Boy, I'd sure love to teach in the University of San Francisco.
Just read this article taken from Inquirer.net. You'll know why.
Activism 101 for the "University of Spoiled Filipinos"
By Christian V. Esguerra
SAN FRANCISCO—A new park was rising in the South of Market three years ago, much to the excitement of the area’s long-time Filipino dwellers.
They were expecting the new patch of green to be named after Victoria Manalo Draves, one of their own. She’s a proud daughter of the community, a Fil-American who captured two gold medals for diving in the 1948 London Olympics, a first by any woman, and the only Olympic gold medal by a Filipino to date.
But word was that someone else— not from the neighborhood but who would be giving a large monetary donation to City Hall—would receive the honor.
The news angered the Filipino community. At the forefront of the protest were students from the University of San Francisco (USF), an upscale, Jesuit-run private school. It’s the city’s more affluent version of Manila’s Ateneo.
It’s occasionally dubbed the “University of Spoiled Filipinos,” a playful jab at the students’ elitist environment and their supposed never-care attitude.
But they cared, especially during those tense months in 2005 when they felt a compatriot was being slighted.
“Victoria Manalo Draves is our role model,” was their loud message to the powers-that-be at San Francisco’s City Hall. The students, some of them barely speaking a word of Tagalog, pointed out that not a public speck in San Francisco was named after a Filipino. To think that the city has been home to them for more than half a century.
The pressure mounted and in the end, the 80-year-old former diver got the honor.
Activism paid off for this group of Filipino students enrolled at a pioneering, if not, maverick, program at USF. In the school’s Philippine Studies course, they had apparently developed a consciousness for social justice as palpable in rallies as in female students sacrificing French tip nails for placards.
“Their attitude is—so we’ve learned about these things in the classroom, what are we going to do now?” says Joaquin “Jay” Gonzalez III, 44, a professor at the program and himself a veteran activist during the Marcos dictatorship.
The Philippine Studies Program teaches a variety of lessons about their native country - politics, history, economy, language, and culture. Discussions even tackle controversies like “Hello Garci,” human rights abuses, and the more recent broadband scandal.
In the end, besides earning a degree and big bucks, students develop the common attitude of doing something more. That explains their presence in protest actions on matters like the Filipino World War II veterans’ issue and the “Desperate Housewives” slur on Filipino doctors.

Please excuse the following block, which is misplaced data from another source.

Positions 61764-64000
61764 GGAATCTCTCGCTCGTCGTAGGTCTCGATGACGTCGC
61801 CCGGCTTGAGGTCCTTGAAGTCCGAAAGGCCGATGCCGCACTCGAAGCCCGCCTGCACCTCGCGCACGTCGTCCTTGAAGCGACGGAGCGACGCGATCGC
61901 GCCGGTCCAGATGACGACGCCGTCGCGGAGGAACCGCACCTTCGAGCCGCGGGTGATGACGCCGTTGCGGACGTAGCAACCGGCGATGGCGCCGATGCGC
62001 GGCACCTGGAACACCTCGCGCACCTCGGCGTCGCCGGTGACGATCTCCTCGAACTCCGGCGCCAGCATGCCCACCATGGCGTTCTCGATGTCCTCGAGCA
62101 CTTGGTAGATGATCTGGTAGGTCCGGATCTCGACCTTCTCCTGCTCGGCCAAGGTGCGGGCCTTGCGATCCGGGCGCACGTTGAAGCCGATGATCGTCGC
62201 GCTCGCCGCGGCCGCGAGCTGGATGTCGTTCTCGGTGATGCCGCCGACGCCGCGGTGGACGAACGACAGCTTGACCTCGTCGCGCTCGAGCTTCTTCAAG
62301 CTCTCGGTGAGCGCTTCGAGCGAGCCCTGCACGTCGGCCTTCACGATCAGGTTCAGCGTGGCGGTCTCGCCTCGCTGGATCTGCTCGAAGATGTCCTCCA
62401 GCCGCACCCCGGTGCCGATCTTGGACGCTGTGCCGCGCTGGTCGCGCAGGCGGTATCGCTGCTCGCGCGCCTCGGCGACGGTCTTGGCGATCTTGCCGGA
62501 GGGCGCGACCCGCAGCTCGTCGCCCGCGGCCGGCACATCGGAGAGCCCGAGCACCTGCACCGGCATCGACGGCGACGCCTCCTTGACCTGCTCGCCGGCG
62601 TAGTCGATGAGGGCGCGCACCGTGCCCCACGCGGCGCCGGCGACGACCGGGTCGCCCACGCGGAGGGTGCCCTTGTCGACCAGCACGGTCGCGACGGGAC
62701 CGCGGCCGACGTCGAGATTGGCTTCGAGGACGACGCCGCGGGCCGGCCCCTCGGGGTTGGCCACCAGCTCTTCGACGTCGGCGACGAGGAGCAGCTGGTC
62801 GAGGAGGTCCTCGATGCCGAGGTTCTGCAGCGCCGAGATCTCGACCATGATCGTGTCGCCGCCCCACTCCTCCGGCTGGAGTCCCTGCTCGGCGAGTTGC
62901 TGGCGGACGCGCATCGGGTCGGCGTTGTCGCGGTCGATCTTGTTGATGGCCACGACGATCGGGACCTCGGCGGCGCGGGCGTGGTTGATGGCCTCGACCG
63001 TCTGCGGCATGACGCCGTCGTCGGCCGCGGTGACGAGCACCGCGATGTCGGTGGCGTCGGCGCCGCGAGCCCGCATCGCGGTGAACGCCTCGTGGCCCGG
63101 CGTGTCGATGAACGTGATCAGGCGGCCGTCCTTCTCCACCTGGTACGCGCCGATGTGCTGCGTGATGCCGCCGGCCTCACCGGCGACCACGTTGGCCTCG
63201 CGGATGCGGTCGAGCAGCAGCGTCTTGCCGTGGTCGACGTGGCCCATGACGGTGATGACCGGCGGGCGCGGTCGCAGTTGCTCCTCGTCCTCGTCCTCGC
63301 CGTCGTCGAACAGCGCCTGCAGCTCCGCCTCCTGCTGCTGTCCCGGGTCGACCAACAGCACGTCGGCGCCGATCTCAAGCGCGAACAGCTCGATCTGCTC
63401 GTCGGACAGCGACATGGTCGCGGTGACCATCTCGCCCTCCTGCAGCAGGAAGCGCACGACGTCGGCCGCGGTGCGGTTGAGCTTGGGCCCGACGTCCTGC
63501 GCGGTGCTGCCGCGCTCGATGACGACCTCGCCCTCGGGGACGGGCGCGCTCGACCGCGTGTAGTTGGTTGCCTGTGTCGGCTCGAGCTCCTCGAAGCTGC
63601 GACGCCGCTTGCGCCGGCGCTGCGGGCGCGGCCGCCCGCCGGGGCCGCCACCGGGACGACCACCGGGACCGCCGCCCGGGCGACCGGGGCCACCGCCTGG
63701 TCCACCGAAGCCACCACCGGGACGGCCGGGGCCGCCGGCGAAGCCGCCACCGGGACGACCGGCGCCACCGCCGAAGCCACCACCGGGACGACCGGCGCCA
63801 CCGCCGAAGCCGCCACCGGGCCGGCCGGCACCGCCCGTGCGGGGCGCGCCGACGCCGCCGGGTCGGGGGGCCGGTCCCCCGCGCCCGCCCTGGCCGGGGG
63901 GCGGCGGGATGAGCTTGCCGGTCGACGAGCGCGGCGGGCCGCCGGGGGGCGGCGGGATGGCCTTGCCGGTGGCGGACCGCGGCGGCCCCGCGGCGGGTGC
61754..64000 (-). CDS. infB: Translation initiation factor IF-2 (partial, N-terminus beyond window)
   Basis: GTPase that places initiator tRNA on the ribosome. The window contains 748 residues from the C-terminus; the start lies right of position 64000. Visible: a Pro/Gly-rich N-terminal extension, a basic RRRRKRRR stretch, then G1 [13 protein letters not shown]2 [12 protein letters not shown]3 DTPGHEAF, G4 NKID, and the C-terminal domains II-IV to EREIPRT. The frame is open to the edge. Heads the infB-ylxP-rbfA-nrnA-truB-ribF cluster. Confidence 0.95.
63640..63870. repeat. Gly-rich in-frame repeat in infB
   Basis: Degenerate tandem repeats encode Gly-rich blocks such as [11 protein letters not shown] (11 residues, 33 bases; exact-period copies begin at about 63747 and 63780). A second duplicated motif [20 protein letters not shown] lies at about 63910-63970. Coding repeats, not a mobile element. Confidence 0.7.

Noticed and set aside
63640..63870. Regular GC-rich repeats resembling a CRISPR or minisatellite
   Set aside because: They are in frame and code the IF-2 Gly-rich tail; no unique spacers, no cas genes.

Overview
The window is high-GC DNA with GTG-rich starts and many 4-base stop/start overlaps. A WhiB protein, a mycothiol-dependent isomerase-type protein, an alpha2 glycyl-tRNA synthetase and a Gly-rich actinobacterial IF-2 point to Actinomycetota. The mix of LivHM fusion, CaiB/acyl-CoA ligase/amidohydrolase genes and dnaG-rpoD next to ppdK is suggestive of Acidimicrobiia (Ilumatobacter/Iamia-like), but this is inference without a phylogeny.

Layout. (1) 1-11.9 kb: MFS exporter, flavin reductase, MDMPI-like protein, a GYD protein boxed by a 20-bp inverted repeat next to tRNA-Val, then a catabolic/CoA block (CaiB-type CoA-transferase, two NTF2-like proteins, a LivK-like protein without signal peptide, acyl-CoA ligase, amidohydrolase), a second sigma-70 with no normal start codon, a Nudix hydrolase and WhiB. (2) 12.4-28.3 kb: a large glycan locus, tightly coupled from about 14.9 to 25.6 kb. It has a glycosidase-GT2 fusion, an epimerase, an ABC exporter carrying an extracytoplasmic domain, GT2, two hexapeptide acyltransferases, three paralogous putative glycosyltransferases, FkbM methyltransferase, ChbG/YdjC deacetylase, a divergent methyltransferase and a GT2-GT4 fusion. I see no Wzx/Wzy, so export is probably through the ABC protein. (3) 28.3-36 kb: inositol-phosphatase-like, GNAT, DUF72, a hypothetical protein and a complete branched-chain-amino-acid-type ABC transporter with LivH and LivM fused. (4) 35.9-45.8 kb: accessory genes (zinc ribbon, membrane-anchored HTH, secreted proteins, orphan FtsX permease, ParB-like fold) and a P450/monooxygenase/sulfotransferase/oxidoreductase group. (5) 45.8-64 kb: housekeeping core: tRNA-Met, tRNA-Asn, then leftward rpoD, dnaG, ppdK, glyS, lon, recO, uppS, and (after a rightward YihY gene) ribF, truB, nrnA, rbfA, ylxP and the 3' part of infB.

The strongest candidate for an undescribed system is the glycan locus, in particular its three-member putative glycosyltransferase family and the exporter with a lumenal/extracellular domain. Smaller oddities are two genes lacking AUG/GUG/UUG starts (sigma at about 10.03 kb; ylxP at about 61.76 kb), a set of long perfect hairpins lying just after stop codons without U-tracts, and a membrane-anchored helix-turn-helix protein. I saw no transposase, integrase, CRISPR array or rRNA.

While they can only watch the worsening condition in the Philippines from afar, they’re not exactly helpless. They turn to issues closer to their home in San Francisco and try to make a difference just the same.
Their program at USF was itself a product of student activism, according to Gonzalez.
Back in the 90s when more and more Filipinos were enrolling at USF, they began demanding a curriculum specific to their needs, a counterpart of programs like Latin American studies.
“It’s about discovering their own roots,” says Gonzalez. “Students were in search of themselves and their culture.”
It wasn’t difficult to lose one’s identity in a highly diverse culture like America’s – especially when, for one reason or another, many Filipino parents were deliberately wiping out traces of their children’s native roots in a desperate effort to integrate them into American society.
It showed when kids were told to speak English—and only English. The attitude created an impression of inferiority of the Filipino language, even if parents probably wanted only to spare their children of possible discrimination.
But as the children grew older and began seeing America in their own eyes, they realized that something was amiss. Why did the Chinese, for instance, remain proud of their heritage when Filipinos weren’t? Latinos loved their language, too, and America had to adjust to them.
Gradually, Gonzalez says these kids developed a consciousness that defined themselves in the company of other cultures: “Yes, I am an American, but I am a Filipino-American.”
Such was the attitude with which Filipino students petitioned the USF administration for a new academic program. Bolstered by an endowment from Ambassador Alfonso Yuchengco, the school acceded and initially offered a Philippine history class in the fall of 1998.